Too often we see people making the same career mistakes, over and over. The pattern is repeated regularly. Whether a career is derailed or it is just a minor hiccup, the fact remains that the issue could have been avoided.
So what are some of the most common career mistakes we see?
When people stop learning and stretching
Early on in my accounting career I got a strong talking to by our Finance Director. Having left university I’d settled into corporate life and did not take up a range of learning opportunities available. I was one of those who said ‘I’ll never need to study again’. How wrong I was – as he made very clear to me!
An openness to learning is now recognised as one of the most important attitudes you can have. Experts tell us to look for opportunities to learn and to keep challenging ourselves.
Not immersing yourself in the vision, mission, strategic intent of the organisation
If your organisation has a vision, mission or strategic plan, then it is a huge mistake if you only focus on the day-to-day activities and duties of your role.
Giving less than 100%
My dad was constantly reminding me early in my career that you should always give more than the organisation expects. For example, he was a stickler for arriving at work at least 15 minutes early and staying at least 15 minutes later than was expected.
He would say that people who completed the bare minimum each day were sabotaging their career. While not an accountant, my dad believed that by doing more and taking on extra challenges, you would be building an asset – yourself; and that the income would follow.
Turning down networking opportunities
Most events provide an opportunity to meet someone and establish a mutually beneficial relationship. Yet how often do we turn down these invitations? Obviously you don’t need to be an event junkie, but have you been isolating yourself?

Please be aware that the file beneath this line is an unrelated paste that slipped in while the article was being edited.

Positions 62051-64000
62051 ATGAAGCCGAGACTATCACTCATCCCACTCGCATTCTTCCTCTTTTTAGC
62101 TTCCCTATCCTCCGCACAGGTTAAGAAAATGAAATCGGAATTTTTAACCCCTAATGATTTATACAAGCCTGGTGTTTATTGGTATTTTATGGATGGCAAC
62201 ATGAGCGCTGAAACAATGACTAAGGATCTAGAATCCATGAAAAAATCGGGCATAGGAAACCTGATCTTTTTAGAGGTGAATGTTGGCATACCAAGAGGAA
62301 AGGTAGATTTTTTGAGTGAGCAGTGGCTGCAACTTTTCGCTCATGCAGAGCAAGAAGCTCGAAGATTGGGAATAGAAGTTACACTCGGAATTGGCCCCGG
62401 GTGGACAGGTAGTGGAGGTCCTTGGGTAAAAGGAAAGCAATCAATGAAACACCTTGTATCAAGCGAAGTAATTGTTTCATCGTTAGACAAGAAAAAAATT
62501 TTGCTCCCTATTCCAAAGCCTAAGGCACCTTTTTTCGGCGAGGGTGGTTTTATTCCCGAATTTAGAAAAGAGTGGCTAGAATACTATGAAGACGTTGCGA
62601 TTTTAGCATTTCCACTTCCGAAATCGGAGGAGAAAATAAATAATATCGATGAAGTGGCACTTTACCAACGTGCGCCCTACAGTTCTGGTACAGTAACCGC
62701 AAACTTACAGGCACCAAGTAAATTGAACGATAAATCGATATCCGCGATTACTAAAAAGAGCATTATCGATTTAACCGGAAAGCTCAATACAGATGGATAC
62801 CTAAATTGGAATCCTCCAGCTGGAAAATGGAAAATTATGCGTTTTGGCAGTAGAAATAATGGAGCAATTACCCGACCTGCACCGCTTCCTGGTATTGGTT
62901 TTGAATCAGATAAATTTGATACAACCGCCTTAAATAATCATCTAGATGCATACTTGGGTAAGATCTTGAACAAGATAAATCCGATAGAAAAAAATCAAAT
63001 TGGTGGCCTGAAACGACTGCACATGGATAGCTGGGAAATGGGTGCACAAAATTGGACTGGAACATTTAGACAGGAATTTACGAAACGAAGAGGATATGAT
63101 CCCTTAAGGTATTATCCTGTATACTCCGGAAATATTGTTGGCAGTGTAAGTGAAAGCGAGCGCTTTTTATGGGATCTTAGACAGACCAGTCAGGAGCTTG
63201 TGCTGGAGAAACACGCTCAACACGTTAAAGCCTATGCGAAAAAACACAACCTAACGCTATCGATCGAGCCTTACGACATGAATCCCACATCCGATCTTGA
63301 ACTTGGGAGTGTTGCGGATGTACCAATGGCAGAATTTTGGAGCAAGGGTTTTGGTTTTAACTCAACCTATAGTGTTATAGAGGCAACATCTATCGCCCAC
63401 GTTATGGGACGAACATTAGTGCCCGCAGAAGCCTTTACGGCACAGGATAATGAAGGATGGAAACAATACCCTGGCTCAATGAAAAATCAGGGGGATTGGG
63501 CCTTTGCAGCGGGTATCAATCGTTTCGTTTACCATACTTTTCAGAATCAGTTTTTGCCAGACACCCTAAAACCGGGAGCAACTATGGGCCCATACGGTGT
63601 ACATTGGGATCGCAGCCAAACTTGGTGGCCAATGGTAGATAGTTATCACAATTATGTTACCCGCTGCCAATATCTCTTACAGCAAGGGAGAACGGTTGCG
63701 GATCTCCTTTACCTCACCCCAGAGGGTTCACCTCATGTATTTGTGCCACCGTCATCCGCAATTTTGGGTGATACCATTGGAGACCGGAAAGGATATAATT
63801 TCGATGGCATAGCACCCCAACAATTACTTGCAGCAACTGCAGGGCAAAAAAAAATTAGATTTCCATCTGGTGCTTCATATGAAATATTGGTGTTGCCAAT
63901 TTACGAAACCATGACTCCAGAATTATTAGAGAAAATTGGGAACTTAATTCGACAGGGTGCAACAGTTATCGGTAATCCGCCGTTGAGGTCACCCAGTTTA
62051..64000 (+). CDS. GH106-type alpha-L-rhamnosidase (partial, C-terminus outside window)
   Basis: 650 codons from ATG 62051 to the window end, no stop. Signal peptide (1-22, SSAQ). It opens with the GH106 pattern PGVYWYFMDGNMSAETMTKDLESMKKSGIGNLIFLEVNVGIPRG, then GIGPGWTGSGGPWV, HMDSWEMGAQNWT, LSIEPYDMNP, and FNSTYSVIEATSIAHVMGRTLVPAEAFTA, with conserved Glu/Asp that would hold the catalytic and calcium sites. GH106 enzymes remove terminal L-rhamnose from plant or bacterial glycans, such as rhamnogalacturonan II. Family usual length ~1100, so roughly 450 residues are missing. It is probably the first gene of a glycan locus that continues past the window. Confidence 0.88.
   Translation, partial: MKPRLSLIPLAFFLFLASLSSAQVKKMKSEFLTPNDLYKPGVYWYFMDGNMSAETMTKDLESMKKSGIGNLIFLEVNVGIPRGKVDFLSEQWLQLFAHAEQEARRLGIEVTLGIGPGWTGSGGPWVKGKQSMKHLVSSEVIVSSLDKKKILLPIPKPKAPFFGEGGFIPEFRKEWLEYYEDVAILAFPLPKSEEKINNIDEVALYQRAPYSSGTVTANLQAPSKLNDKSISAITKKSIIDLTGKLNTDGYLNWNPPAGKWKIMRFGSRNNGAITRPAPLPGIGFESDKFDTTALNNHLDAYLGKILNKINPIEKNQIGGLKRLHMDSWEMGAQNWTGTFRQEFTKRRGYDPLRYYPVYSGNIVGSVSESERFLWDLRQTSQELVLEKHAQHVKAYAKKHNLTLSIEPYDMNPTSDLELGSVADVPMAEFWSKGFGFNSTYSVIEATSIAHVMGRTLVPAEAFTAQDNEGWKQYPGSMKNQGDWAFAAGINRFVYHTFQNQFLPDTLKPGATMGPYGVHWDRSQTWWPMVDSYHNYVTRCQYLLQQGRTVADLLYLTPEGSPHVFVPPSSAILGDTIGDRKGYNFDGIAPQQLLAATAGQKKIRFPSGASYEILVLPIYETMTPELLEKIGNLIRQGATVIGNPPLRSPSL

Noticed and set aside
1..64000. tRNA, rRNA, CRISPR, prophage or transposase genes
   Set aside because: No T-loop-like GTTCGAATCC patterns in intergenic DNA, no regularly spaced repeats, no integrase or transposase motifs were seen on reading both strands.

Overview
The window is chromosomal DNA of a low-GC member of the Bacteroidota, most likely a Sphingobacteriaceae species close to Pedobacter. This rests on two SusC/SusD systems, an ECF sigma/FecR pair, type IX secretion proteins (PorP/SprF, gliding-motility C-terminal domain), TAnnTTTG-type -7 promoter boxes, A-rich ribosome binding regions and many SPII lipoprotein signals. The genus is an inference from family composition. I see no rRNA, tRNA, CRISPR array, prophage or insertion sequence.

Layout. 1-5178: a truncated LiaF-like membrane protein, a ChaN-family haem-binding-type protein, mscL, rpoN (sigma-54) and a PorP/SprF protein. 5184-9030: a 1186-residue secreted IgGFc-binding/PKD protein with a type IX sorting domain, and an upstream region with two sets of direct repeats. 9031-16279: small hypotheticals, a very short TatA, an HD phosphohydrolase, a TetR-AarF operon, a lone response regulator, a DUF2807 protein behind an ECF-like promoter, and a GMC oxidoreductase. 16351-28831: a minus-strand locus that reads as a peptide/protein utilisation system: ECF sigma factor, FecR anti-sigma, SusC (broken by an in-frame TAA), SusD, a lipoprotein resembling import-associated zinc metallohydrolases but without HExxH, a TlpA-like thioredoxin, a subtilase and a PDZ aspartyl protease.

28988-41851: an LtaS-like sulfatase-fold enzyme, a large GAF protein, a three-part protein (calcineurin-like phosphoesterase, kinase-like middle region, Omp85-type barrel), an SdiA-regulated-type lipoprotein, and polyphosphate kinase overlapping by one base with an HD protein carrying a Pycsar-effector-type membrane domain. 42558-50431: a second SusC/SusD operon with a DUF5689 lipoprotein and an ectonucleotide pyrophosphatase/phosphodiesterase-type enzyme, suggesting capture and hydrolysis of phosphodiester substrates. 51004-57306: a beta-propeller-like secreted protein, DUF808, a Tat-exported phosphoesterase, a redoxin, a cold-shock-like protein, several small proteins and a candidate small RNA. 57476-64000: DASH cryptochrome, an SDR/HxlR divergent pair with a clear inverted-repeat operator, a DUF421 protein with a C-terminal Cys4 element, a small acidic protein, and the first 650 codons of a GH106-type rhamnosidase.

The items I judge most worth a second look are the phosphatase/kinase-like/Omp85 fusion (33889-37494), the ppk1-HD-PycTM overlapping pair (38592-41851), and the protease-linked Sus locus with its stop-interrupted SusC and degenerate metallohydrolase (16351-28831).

So many people I meet explain that some of the best career support they’ve received and learning opportunities they’ve enjoyed have come from dialogue with colleagues met at an event.
Most people seem to understand the concept of not ‘burning bridges’ when departing an organisation. However, this risk is much more likely to occur within your current organisation.
Any time you treat a colleague with a lack of respect, you run the risk of damaging a relationship.
Damaged relationships take time to repair and can derail your productivity and wellbeing. In terms of career progression, a burned bridge can easily lead to the loss of potential opportunities.
The golden rule is always relevant: treat others as you’d like to be treated yourself.
It also appears that much burning of bridges these days is done via emails and social media.
Letting your resume gather dust
I’m often surprised how long it takes a person to ‘freshen up’ their resume. They’ll need to go digging back into old records to locate details of professional development activities; or take considerable time to recall what they consider key achievements in a particular role.
A resume should be a living, breathing, evolving document. It should be kept handy and updated in a systematic way.
People are increasingly using online tools such as LinkedIn to keep this information readily available.
These six factors will not surprise anyone. They’re basics. Yet we see careers impacted, over and over again, by these same mistakes. Which of the 6 is your Achilles heel? Tackle that one first.
Read related post ‘Is it time to polish up your resume’ – click here